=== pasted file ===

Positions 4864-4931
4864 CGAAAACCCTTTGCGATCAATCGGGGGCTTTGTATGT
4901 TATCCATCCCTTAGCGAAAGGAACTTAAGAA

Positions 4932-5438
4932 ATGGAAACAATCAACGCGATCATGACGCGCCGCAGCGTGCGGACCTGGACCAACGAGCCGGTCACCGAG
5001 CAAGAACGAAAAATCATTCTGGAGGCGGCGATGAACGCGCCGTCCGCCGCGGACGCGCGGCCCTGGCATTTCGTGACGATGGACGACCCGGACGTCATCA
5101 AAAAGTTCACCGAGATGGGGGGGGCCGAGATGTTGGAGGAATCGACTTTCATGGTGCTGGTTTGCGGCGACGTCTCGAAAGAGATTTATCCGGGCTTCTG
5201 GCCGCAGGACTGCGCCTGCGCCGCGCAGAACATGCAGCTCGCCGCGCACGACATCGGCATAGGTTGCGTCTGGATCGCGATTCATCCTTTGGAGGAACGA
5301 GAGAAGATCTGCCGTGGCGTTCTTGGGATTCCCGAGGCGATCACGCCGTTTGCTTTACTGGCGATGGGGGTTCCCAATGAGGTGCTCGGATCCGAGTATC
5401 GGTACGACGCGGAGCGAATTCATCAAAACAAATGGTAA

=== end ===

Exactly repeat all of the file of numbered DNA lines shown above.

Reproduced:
Positions 4864-4931
4864 CGAAAACCCTTTGCGATCAATCGGGGGCTTTGTATGT
4901 TATCCATCCCTTAGCGAAAGGAACTTAAGAA

Positions 4932-5438
4932 ATGGAAACAATCAACGCGATCATGACGCGCCGCAGCGTGCGGACCTGGACCAACGAGCCGGTCACCGAG
5001 CAAGAACGAAAAATCATTCTGGAGGCGGCGATGAACGCGCCGTCCGCCGCGGACGCGCGGCCCTGGCATTTCGTGACGATGGACGACCCGGACGTCATCA
5101 AAAAGTTCACCGAGATGGGGGGGGCCGAGATGTTGGAGGAATCGACTTTCATGGTGCTGGTTTGCGGCGACGTCTCGAAAGAGATTTATCCGGGCTTCTG
5201 GCCGCAGGACTGCGCCTGCGCCGCGCAGAACATGCAGCTCGCCGCGCACGACATCGGCATAGGTTGCGTCTGGATCGCGATTCATCCTTTGGAGGAACGA
5301 GAGAAGATCTGCCGTGGCGTTCTTGGGATTCCCGAGGCGATCACGCCGTTTGCTTTACTGGCGATGGGGGTTCCCAATGAGGTGCTCGGATCCGAGTATC
5401 GGTACGACGCGGAGCGAATTCATCAAAACAAATGGTAA